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If we want them to be open to our influence, we first need to calm their active amygdala (the seat of anxiety and big emotion) by sending the message that we aren’t a threat. We can do this by validating their feelings or the need behind their behaviour (if we know what that is).
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Validation doesn’t mean agreeing with them, and it doesn’t mean approving of their behaviour. What it means is letting them know that we want to understand the world through their lens. ‘I can see you’re really upset about this.’ ‘It sounds as though you’re worried I’m going to get in your way. I can see this is important to you. I really want to understand. Can you talk to me about this?’
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When we do this, it sends a message to the protective, powerful, emotional amygdala that it’s safe and that it can back down. This will start to switch off the need to fight us or flee (ignore) us and open them up to our influence, support, warmth and guidance.
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It also doesn’t mean giving them a free pass on ‘unadorable’ behaviour. What it means is letting them know that we see them, and that we understand there is something important they need. When things are calm, they will be much more open to exploring their decisions, their behaviour, the consequences of that (including any consequences for them), and what they can do differently in the future.
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The need to feel safe is primal. We’re wired to fight or flee anything that presents itself as a threat - and shame, punishment, judgement, exclusion, humiliation all count as threat, even if they come with loads of love.
.
When our kids or teens mess up - which they will, because they’re humans not robots - the way we respond can open them up to our influence or shut them down to it. It can expand the fight and the disconnection, or it can shrink it. In time they will learn to be more in control of their urge for or flight, but for now, we will need to lead the way. (Of course, we are also human, and sometimes despite our biggest efforts to stay calm, we will step into the ring rather than wait for them to step out. We’re human. It’s going to happen. And that’s okay.)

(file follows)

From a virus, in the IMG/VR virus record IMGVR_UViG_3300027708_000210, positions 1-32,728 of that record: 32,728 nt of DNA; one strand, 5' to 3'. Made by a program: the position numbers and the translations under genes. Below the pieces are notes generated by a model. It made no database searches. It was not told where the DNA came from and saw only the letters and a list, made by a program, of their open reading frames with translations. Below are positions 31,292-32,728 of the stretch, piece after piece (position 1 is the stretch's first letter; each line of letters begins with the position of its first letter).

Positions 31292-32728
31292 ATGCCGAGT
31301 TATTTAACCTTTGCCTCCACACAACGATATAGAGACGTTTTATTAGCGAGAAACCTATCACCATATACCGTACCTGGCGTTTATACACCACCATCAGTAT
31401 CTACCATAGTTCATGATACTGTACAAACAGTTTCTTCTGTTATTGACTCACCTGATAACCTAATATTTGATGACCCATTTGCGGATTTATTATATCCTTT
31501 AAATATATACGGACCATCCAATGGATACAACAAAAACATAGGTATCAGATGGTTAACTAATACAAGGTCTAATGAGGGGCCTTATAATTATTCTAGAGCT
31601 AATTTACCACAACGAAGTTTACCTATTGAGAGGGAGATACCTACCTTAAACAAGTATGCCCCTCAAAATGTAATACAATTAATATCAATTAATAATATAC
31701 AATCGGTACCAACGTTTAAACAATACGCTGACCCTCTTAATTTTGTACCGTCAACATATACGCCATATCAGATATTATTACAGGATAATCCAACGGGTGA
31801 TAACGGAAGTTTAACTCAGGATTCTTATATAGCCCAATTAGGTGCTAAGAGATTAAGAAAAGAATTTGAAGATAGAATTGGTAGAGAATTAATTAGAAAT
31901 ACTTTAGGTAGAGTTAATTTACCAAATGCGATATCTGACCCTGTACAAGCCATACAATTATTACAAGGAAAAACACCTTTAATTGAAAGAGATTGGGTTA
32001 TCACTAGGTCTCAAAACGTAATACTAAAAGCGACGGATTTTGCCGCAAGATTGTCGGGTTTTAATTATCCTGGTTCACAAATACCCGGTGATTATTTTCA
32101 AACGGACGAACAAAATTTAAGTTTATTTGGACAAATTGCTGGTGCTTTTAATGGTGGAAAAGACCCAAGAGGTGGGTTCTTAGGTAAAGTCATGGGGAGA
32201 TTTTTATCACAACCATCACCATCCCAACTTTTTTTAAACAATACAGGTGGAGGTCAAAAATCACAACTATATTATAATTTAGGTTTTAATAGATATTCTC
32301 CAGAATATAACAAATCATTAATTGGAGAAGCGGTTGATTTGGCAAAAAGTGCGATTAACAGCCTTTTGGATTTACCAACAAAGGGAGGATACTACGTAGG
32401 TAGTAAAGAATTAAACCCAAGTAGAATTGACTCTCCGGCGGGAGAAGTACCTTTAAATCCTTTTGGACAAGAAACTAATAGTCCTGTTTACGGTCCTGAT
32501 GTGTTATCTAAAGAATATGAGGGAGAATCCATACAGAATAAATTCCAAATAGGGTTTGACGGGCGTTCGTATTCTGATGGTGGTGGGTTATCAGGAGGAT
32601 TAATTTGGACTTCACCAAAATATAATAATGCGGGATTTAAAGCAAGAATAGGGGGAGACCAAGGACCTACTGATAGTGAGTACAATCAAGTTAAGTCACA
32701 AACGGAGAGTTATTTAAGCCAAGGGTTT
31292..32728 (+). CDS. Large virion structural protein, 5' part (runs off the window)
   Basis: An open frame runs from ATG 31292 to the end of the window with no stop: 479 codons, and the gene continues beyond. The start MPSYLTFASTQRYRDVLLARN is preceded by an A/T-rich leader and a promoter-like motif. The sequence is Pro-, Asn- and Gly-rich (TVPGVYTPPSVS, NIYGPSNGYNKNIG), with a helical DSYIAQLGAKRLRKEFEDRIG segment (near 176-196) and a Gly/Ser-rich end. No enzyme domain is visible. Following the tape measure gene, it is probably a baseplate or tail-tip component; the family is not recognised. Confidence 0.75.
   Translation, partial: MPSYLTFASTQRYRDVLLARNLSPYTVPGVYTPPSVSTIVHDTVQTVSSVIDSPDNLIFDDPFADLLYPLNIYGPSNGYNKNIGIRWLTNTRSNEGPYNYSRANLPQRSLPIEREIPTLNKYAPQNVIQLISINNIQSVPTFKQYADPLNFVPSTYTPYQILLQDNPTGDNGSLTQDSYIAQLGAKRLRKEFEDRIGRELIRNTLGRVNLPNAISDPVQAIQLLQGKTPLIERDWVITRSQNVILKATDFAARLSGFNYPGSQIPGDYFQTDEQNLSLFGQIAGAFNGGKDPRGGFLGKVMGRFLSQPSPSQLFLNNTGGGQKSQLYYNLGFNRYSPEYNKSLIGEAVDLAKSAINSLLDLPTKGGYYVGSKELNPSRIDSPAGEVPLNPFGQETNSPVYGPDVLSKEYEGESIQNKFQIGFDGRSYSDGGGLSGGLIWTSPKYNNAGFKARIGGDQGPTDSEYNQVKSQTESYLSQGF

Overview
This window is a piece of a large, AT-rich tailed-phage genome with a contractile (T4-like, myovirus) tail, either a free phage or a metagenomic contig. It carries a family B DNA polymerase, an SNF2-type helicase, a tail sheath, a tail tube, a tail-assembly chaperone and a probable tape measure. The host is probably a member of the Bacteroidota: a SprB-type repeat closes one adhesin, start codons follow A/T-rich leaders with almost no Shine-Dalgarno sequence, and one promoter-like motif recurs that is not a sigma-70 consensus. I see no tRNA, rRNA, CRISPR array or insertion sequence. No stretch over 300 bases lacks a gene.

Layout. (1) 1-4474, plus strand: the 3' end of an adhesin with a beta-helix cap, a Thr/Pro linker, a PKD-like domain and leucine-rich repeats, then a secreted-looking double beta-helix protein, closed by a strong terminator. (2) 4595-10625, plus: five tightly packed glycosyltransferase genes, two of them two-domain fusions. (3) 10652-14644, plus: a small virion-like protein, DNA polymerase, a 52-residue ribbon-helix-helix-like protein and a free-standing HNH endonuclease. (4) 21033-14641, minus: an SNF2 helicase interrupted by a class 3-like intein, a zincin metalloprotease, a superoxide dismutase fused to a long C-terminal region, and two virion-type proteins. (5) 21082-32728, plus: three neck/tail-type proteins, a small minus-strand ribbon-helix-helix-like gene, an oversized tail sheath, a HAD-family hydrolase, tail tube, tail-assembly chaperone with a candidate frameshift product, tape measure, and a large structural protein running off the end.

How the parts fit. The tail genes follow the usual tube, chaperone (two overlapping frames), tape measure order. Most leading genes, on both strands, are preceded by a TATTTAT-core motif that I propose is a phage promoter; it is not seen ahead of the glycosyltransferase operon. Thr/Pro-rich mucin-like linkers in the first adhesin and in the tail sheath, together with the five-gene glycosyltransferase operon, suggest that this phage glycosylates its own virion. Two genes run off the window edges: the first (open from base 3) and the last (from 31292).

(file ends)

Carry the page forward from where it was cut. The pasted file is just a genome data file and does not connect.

.
If we want them to be open to our influence, we first need to calm their active amygdala (the seat of anxiety and big emotion) by sending the message that we aren’t a threat. We can do this by validating their feelings or the need behind their behaviour (if we know what that is).
.
Validation doesn’t mean agreeing with them, and it doesn’t mean approving of their behaviour. What it means is letting them know that we want to understand the world through their lens. ‘I can see you’re really upset about this.’ ‘It sounds as though you’re worried I’m going to get in your way. I can see this is important to you. I really want to understand. Can you talk to me about this?’
.
When we do this, it sends a message to the protective, powerful, emotional amygdala that it’s safe and that it can back down. This will start to switch off the need to fight us or flee (ignore) us and open them up to our influence, support, warmth and guidance.
.
It also doesn’t mean giving them a free pass on ‘unadorable’ behaviour. What it means is letting them know that we see them, and that we understand there is something important they need. When things are calm, they will be much more open to exploring their decisions, their behaviour, the consequences of that (including any consequences for them), and what they can do differently in the future.
⠀⠀